- If you have a rental property in a country other than New Zealand
- How your family trust will be treated for New Zealand tax purposes
- If you own shares in a foreign company
- If you have a credit/debit card issued by an offshore bank
If you are a New Zealand tax resident you will be taxed on your worldwide income. This will include any rental income you derive from properties owned offshore. You will also be able to claim deductions for expenses that relate to the derivation of the rental income. You may also be able to claim a credit for any tax paid in the other country on this income.
If you have a mortgage over the offshore property with an offshore bank, there may also be a requirement that you deduct non-resident withholding tax (NRWT) from the interest payments. In particular, you should refer to the Non-resident withholding tax payer's guide (IR291) .
Inland Revenue has also released a Public Item (QB 11/01) that specifically relates to Australian property and interest paid to Australian financial institutions.
Another important point to note is that if the institution where you have a mortgage is resident in a country with whom New Zealand has a double tax agreement, there may be some concessions in relation to the NRWT rate payable.
Approved issuer levy
You may also be able to pay the approved issuer levy of 2% instead of NRWT and you may also be able to only pay every six months.
The New Zealand tax obligations of your family trust will depend on how your trust is classified under New Zealand law.
If you own shares in a foreign company you will be required to pay tax in New Zealand on any dividends received unless:
- you are a transitional resident
Find out more about concessions if you have just arrived in New Zealand, or
- the shares are subject to the foreign investment fund or controlled foreign company rules.
Dividends paid by overseas companies to transitional residents or non New Zealand tax residents are not taxable in New Zealand for the transitional period.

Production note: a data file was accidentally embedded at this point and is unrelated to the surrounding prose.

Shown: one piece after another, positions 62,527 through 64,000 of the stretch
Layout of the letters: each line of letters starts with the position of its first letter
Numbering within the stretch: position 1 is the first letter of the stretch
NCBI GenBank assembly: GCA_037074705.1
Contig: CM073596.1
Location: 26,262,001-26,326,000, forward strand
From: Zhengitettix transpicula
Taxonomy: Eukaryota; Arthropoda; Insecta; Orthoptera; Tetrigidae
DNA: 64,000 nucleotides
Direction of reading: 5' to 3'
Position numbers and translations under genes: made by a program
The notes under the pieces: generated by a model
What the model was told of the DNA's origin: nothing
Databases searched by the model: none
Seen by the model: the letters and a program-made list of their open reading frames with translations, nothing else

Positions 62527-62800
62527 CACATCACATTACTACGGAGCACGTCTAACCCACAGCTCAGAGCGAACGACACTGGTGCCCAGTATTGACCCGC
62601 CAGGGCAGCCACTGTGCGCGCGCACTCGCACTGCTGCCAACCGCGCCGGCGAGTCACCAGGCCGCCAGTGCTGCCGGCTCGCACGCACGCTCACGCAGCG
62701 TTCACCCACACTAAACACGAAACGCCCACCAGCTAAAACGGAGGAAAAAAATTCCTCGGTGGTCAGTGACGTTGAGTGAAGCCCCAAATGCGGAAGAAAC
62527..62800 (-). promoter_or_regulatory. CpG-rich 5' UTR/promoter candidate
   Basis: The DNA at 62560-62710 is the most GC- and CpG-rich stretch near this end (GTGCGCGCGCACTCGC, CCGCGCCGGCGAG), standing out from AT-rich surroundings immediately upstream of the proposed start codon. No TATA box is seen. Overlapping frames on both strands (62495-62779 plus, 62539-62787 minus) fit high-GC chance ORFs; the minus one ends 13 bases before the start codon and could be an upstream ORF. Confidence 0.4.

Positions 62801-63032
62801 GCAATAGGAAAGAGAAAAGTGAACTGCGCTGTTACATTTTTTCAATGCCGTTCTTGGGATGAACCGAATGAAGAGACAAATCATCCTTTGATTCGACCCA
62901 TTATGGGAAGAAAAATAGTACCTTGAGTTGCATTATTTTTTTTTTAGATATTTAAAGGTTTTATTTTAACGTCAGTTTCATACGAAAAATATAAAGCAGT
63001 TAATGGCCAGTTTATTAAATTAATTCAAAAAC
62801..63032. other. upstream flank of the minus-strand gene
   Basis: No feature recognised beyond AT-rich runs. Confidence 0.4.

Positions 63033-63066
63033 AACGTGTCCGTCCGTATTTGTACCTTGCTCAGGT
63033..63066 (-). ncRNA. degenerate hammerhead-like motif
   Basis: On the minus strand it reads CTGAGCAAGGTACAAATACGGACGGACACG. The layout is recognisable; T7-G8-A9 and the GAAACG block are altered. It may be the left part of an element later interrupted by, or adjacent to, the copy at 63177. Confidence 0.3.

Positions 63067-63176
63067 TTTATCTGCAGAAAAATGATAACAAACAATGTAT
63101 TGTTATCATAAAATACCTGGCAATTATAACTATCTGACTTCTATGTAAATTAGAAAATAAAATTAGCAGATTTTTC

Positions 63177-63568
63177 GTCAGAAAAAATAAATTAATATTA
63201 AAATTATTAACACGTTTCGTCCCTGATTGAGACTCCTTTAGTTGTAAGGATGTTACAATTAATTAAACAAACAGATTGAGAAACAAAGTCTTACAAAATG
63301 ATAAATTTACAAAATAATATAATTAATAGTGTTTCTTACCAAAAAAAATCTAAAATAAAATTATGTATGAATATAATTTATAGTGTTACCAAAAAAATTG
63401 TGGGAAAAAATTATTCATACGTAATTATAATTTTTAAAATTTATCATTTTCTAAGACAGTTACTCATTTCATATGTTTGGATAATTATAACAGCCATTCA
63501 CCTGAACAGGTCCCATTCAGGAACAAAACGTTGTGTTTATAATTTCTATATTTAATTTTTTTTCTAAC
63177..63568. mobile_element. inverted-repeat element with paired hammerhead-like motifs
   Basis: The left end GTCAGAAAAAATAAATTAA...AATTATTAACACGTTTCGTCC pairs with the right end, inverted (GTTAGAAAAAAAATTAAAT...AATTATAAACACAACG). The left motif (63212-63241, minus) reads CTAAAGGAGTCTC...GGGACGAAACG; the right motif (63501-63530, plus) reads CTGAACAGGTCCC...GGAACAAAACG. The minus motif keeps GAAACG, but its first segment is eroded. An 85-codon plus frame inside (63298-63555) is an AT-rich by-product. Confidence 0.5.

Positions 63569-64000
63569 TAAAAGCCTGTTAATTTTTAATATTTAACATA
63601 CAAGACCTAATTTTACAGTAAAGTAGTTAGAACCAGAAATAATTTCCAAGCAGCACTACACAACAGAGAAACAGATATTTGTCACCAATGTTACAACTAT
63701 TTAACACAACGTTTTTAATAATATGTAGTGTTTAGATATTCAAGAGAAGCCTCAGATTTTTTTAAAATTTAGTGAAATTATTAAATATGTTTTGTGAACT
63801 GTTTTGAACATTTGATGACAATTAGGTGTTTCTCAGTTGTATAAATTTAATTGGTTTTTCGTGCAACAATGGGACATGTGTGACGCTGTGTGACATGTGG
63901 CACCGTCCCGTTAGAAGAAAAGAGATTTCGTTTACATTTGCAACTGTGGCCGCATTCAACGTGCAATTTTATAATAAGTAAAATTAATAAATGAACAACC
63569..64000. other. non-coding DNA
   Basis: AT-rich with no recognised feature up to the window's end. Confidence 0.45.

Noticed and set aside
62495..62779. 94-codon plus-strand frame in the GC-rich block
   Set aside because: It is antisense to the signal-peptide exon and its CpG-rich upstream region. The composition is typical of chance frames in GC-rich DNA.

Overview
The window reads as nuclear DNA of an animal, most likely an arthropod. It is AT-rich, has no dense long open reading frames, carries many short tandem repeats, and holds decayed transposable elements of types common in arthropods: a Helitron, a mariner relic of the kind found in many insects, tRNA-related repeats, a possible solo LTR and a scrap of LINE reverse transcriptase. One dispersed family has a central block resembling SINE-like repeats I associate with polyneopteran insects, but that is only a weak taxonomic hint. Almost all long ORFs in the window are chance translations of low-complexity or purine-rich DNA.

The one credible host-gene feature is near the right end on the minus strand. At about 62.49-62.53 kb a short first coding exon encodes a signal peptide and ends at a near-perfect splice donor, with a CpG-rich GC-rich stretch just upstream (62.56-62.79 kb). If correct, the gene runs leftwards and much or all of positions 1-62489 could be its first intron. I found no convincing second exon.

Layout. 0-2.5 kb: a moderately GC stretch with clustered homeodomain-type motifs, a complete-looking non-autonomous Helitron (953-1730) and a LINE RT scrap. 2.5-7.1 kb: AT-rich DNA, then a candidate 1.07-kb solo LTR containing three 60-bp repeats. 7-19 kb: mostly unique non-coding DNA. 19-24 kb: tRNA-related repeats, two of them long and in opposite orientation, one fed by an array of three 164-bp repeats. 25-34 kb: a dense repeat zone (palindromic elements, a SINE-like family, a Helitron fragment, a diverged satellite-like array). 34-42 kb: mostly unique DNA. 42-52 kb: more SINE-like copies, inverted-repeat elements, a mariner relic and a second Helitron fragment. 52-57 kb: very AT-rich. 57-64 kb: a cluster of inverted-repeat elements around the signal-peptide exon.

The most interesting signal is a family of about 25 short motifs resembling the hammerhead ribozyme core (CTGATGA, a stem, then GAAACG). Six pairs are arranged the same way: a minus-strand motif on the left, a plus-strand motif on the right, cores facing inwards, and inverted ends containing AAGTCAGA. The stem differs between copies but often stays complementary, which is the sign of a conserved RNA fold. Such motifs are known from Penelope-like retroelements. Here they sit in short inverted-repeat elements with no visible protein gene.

Foreign investment fund (FIF) rules / Controlled foreign company (CFC) rules
The FIF and CFC rules are part of New Zealand's international tax laws. The international tax laws are designed to ensure that New Zealand tax residents pay tax on their overseas investments. The rules are applicable even if you incorporated or purchased these investments before you arrived in New Zealand.
New Zealand might impose tax at the time the income is earned offshore and not at the time the income is distributed to New Zealand. The rules are complex and Inland Revenue recommends that you seek professional advice on the taxation of your offshore investments.
Below is a brief outline on the specific rules.
Subject to various exemptions, an interest in a FIF is a:
- share/interest in an entity which is considered under New Zealand law to be a company or unit trust;
- beneficial interest in a foreign superannuation fund; and
- beneficial interest in a foreign life insurance policy.
Your investment might be exempt from the FIF regime under the various exemptions. The most common exemptions are the:
- exemption for certain Australian resident companies listed on approved indices of the ASX (refer to IR871), and
- de minimis exemption.
Income derived from your offshore share interests might be subject to the CFC rules. Generally, a foreign company will be a CFC if:
- five or fewer New Zealand tax residents own more than 50% of the control interest in that company; or
- a single New Zealand tax resident holds a control interest of not less than 40% unless there is a non associated, non New Zealand resident who has an equal or greater control interest in that foreign company.
Please note that you might have to file additional disclosure forms for your offshore shareholdings.
There will not necessarily be New Zealand tax obligations for you just because you hold an offshore credit card or debit card.
If you are a New Zealand tax resident you are generally taxed on the world wide income you derive. This includes foreign income even if it is funding an offshore credit card or if it is simply deposited in an offshore bank account. The fact that foreign withholding tax may have been deducted on foreign income does not mean that this income is no longer taxable in New Zealand.
The income is calculated under the New Zealand rules and must be returned as offshore income. In most circumstances this calculation is conducted on a cash basis. If you are exceeding certain thresholds you might have to account for the income under the financial arrangement rules on an accrual basis.
Undeclared offshore income is an area we are focusing on.
If you are paying interest to an offshore lender you might be liable for withholding tax in New Zealand. This does not apply if the offshore lender has a branch in New Zealand.
As these are complex areas, you may wish to seek professional advice if you have offshore bank accounts.
Date published: 13 Oct 2011